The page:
Tax-exempt status doesn’t happen automatically—it’s something you have to apply for through the IRS after forming your nonprofit. Most nonprofit corporations in the U.S. qualify for 501(c)(3) tax-exempt status, but you’ll need to make sure your company fits the specific qualifications for this status before you apply. (Read more about the different tax-exempt statuses below.)

In most cases, you’ll need to submit an Application for Recognition of Exemption to the IRS, along with any required supporting materials. (This includes any “other provisions” you may have submitted with your Articles of Incorporation.)

7. File a BOI Report

As of January 1, 2024, a Beneficial Ownership Information report (BOI) is a requirement mandated by the Corporate Transparency Act (CTA). During the 2024 calendar year, the majority of corporations registered in the U.S., including many nonprofits, must file a BOI report within 90 days of formation, and from January 1, 2025 on they’ll have 30 days. (Corporations formed before 2024 have until January 1, 2025 to file.) This report is free and must be completed online through the Financial Crimes Enforcement Network (FinCEN). Any updates to your BOI must also be made within 30 days of the relevant changes. Your BOI report will NOT be made public.

When completing your report, you must provide basic information about your nonprofit, like its legal name (along with any DBA names), jurisdiction of formation, and tax ID. You must also provide the following information for your beneficial owner and company applicant:

  • Full legal name
  • Date of birth
  • Residential address
  • Valid photo ID

A “beneficial owner” is anyone who has a substantial amount of control over your nonprofit. This could include your CEO or board members. A “company applicant” is the person who formed your company or directed it to be formed (if different). Note that any company formed before 2024 does NOT need to list a company applicant.

It’s a lot, right? The good news is we can file your BOI report for you for only $9.

Illinois Nonprofit Package: $203

365 Days of Illinois Registered Agent Service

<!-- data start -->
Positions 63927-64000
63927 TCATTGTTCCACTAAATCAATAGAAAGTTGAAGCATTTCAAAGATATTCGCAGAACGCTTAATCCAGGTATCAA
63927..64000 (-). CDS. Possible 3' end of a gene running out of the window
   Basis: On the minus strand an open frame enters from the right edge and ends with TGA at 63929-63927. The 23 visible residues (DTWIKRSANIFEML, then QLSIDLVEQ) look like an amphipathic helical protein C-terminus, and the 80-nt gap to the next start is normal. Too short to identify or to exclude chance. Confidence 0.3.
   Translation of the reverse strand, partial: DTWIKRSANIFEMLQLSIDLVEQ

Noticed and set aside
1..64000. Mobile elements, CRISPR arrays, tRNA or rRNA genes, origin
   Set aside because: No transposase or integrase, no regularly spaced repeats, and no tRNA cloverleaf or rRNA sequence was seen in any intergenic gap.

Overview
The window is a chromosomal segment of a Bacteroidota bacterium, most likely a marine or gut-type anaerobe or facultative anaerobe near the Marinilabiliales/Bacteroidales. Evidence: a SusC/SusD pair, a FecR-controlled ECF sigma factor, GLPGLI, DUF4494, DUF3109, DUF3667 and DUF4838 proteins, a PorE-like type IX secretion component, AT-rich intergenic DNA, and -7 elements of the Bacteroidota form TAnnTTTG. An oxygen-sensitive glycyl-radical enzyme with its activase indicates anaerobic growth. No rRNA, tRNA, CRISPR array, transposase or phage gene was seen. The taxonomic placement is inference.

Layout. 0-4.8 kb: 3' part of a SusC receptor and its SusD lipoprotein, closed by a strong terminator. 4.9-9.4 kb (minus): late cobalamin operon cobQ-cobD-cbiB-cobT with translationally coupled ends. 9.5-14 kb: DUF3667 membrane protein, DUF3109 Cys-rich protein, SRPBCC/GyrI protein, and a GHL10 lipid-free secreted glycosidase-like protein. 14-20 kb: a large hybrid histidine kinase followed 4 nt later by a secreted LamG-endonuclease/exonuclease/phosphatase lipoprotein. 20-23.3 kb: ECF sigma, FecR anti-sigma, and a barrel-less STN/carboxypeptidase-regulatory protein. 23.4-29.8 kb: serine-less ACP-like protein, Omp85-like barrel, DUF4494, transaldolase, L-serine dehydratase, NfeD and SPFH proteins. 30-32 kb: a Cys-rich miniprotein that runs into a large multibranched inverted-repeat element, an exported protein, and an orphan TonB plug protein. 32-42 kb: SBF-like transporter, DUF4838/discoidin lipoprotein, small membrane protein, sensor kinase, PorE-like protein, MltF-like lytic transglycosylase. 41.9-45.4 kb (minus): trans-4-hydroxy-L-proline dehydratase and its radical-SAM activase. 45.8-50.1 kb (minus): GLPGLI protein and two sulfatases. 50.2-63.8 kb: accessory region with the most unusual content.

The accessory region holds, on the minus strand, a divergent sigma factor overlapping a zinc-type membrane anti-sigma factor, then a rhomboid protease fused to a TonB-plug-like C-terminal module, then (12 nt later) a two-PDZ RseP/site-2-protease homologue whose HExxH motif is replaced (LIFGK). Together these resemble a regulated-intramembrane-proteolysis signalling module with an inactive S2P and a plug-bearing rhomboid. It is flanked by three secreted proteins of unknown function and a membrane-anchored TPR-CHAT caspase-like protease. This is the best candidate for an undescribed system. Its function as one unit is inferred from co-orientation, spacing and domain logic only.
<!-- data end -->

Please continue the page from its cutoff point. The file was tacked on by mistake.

Free Bylaws, Shareholder Certificates, Initial Resolutions & More

Option to Add Tax-Exempt Language to Your Articles of Incorporation

Free Use of Our Address on Formation Documents

Online Account to Monitor, Track, and Receive Important Business Documents

Real-Time Corporation Annual Report Reminders

Instant Document Delivery System

Lifetime Client Support

PLUS: If you want to expedite your filing, you can only do so in person. That’s not a problem if you form your business with us. Our building is right down the street from the Secretary of State office in Springfield, and we offer free courier service.

FAQ: Illinois Nonprofit

What is a 501(c)(3)?

Generally, the term 501(c)(3) is used to refer to a nonprofit organization. But technically 501(c)(3) is a section of the Internal Revenue Code that refers to just one type of tax-exempt status. It happens to be the most popular, but not all tax-exempt entities in the U.S. are 501(c)(3)s. Here’s a brief overview of common tax-exempt statuses:

  • 501(c)(3)

This category is generally referred to as Charitable Organizations. This refers to entities whose purpose is to serve a public good, which can be: educational, literary, religious, scientific, focused on public safety, or aimed at cruelty prevention.

  • 501(c)(4)

Known as Social Welfare Organizations, these entities exist to benefit a group of people, such as a homeowners’ association or a volunteer fire department.

  • 501(c)(5)

These Labor and Agricultural Organizations include labor and agricultural groups, like labor unions.

  • 501(c)(6)

This status is used for Business Leagues, like chambers of commerce and real estate boards—even “professional football leagues,” including the NFL. (Go Bears.)

  • 501(c)(7)

These entities are categorized as Social Clubs. They include organizations like fraternities, sororities and country clubs.

This is not an exhaustive list of federal tax-exempt statuses. If you still have questions about your organization and what it might qualify for, it might be a good idea to consult an accountant or a tax attorney.

How do I get tax-exempt status in Illinois?

If your organization qualifies for federal tax-exempt status, you’ll be exempt from paying Illinois state income tax. Your organization might also qualify as exempt from paying state sales tax, in which case you would need to submit an Application for Sales Tax Exemption to the Illinois Department of Revenue.

In general, qualifying organizations must have been formed for a charitable, religious, or educational purpose, or to assist senior citizens. To see if your organization qualifies for a sales tax exemption in Illinois, you can contact the Illinois Department of Revenue:

By Telephone:

(217) 782-8881

By Email:

By Mail:

Exemption Section MC 3-520
Illinois Department of Revenue
101 West Jefferson St.
Springfield, IL 62702

What types of companies can register as nonprofits in Illinois?

Illinois’s state statutes list 35 categories that could qualify an entity for nonprofit status (see: 805 ILCS 105/103.05). They range from the very broad (“charitable”) to the very specific (“ownership and operation of a hemophilia program”).

You might want to check the statute yourself to make sure your organization qualifies, or contact the state directly. Otherwise, here are some of the broader categories:

  • Charitable
  • Educational
  • Patriotic
  • Political
  • Religious
  • Social
  • Literary
  • Athletic
  • Scientific
  • Agricultural